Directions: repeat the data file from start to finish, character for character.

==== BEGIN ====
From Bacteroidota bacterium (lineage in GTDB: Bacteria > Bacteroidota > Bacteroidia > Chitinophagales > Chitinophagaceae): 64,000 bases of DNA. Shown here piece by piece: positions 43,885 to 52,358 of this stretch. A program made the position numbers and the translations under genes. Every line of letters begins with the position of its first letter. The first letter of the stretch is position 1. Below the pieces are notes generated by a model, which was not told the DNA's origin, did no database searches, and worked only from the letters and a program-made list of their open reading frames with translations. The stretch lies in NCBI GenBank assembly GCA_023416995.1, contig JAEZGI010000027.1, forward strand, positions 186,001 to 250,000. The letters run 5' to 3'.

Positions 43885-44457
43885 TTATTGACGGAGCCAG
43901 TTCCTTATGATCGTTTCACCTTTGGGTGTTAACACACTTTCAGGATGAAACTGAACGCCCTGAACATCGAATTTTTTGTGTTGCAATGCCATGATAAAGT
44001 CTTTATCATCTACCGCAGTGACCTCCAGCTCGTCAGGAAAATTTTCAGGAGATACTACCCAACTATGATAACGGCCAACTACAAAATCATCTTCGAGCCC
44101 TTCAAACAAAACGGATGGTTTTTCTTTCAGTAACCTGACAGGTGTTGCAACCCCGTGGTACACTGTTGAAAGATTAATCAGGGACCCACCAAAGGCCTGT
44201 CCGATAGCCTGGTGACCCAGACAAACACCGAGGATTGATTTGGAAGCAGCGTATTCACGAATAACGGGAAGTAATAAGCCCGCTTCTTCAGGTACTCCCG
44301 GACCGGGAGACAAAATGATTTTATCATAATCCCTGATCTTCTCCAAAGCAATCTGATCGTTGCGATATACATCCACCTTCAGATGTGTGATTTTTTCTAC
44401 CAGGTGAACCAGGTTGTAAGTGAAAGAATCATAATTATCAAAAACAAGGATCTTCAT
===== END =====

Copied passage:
From Bacteroidota bacterium (lineage in GTDB: Bacteria > Bacteroidota > Bacteroidia > Chitinophagales > Chitinophagaceae): 64,000 bases of DNA. Shown here piece by piece: positions 43,885 to 52,358 of this stretch. A program made the position numbers and the translations under genes. Every line of letters begins with the position of its first letter. The first letter of the stretch is position 1. Below the pieces are notes generated by a model, which was not told the DNA's origin, did no database searches, and worked only from the letters and a program-made list of their open reading frames with translations. The stretch lies in NCBI GenBank assembly GCA_023416995.1, contig JAEZGI010000027.1, forward strand, positions 186,001 to 250,000. The letters run 5' to 3'.

Positions 43885-44457
43885 TTATTGACGGAGCCAG
43901 TTCCTTATGATCGTTTCACCTTTGGGTGTTAACACACTTTCAGGATGAAACTGAACGCCCTGAACATCGAATTTTTTGTGTTGCAATGCCATGATAAAGT
44001 CTTTATCATCTACCGCAGTGACCTCCAGCTCGTCAGGAAAATTTTCAGGAGATACTACCCAACTATGATAACGGCCAACTACAAAATCATCTTCGAGCCC
44101 TTCAAACAAAACGGATGGTTTTTCTTTCAGTAACCTGACAGGTGTTGCAACCCCGTGGTACACTGTTGAAAGATTAATCAGGGACCCACCAAAGGCCTGT
44201 CCGATAGCCTGGTGACCCAGACAAACACCGAGGATTGATTTGGAAGCAGCGTATTCACGAATAACGGGAAGTAATAAGCCCGCTTCTTCAGGTACTCCCG
44301 GACCGGGAGACAAAATGATTTTATCATAATCCCTGATCTTCTCCAAAGCAATCTGATCGTTGCGATATACATCCACCTTCAGATGTGTGATTTTTTCTAC
44401 CAGGTGAACCAGGTTGTAAGTGAAAGAATCATAATTATCAAAAACAAGGATCTTCAT